By Marcus Campbell


Published 09 January 2024


The substantial damages awarded in the recent judgment, Infinity Reliance Limited (trading as My 1st Years) v Heath Crawford Limited, remind insurance brokers, once again, of the perils of underinsurance, with business interruption (BI) cover being a particular pitfall.


Infinity Reliance Limited (Infinity) is an online retailer of personalised gifts. Heath Crawford Ltd (Heath), as its insurance broker, had advised Infinity to take out a Commercial Combined policy, which included BI cover (the Policy).

Following a fire in 2021, Infinity had to find and fit out alternative warehouse premises. When Infinity claimed under the Policy, it became apparent it was underinsured for its BI losses, because its cover was based on a forecast gross profit of £24.9m, when it should have been c. £33 million.

The insurers applied average and Infinity only recovered 74% of its adjusted loss; £9.25m instead of £12.17m.

The proceedings 

Infinity alleged that Heath was negligent:

  • in providing a misleading explanation of how to calculate the BI sum insured;
  • for not recommending declaration linked cover (as an alternative to the traditional "sum insured" BI cover), under which the insurer would accept an additional premium, rather than apply average, if actual performance was higher than forecast at the end of the policy period; and
  • for failing to recommend "additional increased costs of working" (AICOW) insurance which would have covered more fully the fit out costs at the new warehouse.

Heath accepted that the explanation of how to calculate the BI sum insured, contained in its generic guide, was misleading. Infinity's Finance Director had used this to forecast a flat 10% increase in gross profit, rather than the appropriate, higher, forecast for the future performance of the business, leaving Infinity exposed to the dangers of underinsurance. The Finance Director did not understand how average would work; he assumed the BI sum insured was a limit of liability. Although the guide mentioned declaration linked cover, it did not explain how it worked.

The decision

Following the well-established caselaw on brokers’ duties, the judge held that Heath had acted in breach of duty by providing a misleading and incorrect explanation for how to calculate gross profit and also in failing to recommend declaration linked cover.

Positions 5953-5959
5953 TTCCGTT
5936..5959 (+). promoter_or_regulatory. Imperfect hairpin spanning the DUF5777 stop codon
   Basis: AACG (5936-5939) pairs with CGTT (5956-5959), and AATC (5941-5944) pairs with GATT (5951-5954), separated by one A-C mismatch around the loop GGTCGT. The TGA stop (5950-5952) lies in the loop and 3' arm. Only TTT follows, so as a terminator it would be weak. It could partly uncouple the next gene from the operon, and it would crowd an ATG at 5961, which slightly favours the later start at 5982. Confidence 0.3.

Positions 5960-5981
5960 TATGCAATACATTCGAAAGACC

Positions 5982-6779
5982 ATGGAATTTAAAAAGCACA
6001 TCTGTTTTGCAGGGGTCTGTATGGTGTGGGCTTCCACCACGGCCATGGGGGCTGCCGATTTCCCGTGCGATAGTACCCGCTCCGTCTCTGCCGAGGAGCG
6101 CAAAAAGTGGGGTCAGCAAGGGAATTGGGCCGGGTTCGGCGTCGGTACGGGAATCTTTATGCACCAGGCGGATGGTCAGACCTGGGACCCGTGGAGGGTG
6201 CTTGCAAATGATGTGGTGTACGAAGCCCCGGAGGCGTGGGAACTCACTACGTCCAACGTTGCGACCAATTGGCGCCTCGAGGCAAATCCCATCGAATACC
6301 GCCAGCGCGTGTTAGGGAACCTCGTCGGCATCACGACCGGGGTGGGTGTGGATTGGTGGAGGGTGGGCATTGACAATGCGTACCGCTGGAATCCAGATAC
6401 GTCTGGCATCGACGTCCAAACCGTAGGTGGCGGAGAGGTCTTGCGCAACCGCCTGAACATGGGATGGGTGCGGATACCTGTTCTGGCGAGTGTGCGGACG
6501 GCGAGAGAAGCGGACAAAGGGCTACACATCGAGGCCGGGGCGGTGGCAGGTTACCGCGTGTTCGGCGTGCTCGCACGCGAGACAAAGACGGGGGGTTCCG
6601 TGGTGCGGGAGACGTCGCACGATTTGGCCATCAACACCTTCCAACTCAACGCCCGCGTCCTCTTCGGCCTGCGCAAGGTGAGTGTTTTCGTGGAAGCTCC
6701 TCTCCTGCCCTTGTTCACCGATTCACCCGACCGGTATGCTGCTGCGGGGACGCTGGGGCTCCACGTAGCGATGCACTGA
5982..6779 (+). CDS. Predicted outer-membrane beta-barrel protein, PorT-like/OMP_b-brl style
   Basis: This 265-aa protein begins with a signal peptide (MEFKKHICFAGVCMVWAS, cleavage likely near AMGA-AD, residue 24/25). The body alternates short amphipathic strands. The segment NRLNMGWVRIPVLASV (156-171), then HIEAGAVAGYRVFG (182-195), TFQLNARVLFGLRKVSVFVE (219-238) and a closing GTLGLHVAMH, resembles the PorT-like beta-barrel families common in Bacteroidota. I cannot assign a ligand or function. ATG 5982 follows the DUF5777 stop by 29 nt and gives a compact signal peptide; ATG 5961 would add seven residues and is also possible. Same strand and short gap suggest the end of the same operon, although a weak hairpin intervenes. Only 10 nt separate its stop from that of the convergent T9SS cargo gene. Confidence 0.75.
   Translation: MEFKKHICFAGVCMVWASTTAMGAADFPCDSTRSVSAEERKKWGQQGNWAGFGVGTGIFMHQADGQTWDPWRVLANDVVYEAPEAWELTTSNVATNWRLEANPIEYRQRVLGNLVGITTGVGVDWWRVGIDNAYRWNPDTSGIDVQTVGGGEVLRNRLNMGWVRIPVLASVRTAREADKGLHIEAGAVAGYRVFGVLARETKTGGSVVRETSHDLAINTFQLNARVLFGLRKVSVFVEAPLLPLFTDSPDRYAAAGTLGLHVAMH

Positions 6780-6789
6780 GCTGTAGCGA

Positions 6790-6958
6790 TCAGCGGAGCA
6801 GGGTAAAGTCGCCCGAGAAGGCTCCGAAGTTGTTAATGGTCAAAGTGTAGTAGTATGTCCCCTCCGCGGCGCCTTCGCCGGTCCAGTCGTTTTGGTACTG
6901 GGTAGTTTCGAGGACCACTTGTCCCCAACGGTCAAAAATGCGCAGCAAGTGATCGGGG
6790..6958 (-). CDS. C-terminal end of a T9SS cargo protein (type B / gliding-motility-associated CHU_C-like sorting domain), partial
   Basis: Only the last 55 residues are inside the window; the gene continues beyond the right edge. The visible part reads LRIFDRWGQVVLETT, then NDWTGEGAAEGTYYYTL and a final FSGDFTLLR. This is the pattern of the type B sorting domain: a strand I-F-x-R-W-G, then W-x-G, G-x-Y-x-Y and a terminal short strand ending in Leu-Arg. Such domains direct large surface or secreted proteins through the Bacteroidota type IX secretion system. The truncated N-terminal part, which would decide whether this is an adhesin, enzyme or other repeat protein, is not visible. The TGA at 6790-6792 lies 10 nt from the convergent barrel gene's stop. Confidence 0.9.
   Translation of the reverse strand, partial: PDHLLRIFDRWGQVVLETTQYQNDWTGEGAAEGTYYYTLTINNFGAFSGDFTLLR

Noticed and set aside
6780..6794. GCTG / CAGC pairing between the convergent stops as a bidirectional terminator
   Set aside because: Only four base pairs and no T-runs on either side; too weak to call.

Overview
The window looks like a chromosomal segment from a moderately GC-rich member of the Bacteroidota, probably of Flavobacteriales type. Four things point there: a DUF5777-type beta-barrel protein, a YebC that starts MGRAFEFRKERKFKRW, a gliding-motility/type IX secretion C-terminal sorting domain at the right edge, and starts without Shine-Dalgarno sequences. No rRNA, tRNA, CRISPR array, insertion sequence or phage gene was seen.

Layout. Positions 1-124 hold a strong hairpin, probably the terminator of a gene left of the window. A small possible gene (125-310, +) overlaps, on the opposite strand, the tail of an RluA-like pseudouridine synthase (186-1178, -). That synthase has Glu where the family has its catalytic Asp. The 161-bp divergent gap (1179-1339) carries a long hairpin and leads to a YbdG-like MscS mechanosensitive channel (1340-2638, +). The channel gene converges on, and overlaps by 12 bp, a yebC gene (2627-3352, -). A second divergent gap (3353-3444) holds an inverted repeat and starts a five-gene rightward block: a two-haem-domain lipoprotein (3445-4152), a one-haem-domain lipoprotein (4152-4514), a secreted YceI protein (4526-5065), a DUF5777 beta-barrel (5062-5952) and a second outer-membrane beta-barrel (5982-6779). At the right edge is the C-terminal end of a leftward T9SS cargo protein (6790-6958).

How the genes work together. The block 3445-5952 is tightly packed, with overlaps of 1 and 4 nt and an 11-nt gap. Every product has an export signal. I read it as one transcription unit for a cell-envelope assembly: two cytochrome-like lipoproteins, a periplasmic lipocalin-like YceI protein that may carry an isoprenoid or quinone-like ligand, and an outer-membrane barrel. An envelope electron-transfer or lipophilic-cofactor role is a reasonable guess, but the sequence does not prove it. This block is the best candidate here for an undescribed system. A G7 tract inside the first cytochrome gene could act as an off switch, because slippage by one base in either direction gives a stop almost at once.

Key to this decision was the failure to ensure that Infinity understood the implications of underinsurance, so that it could make an informed decision as to the level of its BI cover, and whether to take out declaration linked cover.

Those breaches of duty resulted in Infinity being underinsured and average being applied to its BI claim. Heath was held liable for damages of £2.9m, equating to the uninsured BI losses. However, the damages were reduced by 20% to reflect contributory negligence on Infinity's part in carelessly failing to apply even the flawed guidance on BI, correctly.

Heath was also negligent in failing to explore what additional coverage Infinity might need to meet its costs if its warehouse became unusable. This, the judge decided, would have identified a need for additional (AICOW) cover for fitting out new premises. However, Heath's failure to consider the need for AICOW cover had not caused any additional losses beyond those already caused by the other breaches, for which Infinity was already being compensated.

Key lessons

Although the case turned on its facts and did not make new law, the decision once again underlines the particular skill and care required of a broker to explain in clear terms how a client should calculate gross profit for BI purposes.

Generic explanation documents may not suffice, as these may not apply in all respects to the specific policy involved or be suitable for the client's particular business. Bespoke advice is required. 

A broker should also consider whether an alternative type of BI cover to traditional sum insured cover is appropriate, in this case declaration linked cover. This might be suitable where, for example, a client's future sales are especially difficult to predict, so that forecasting its future gross profits figures for BI purposes becomes difficult.

More generally a broker must ensure that the client understands the risks of underinsurance and the possible application of average. Otherwise the client will not be making an informed decision about its BI cover.

The broker must also consider possible additional coverage required to meet a client’s business needs in the event of a significant event, such as a fire; in this case taking out AICOW. This requires the broker to have a detailed understanding of the client's business and (although no additional damages were awarded in this case) the judgment underlines just how onerous this duty can be.

This article was first published in Insurance Age.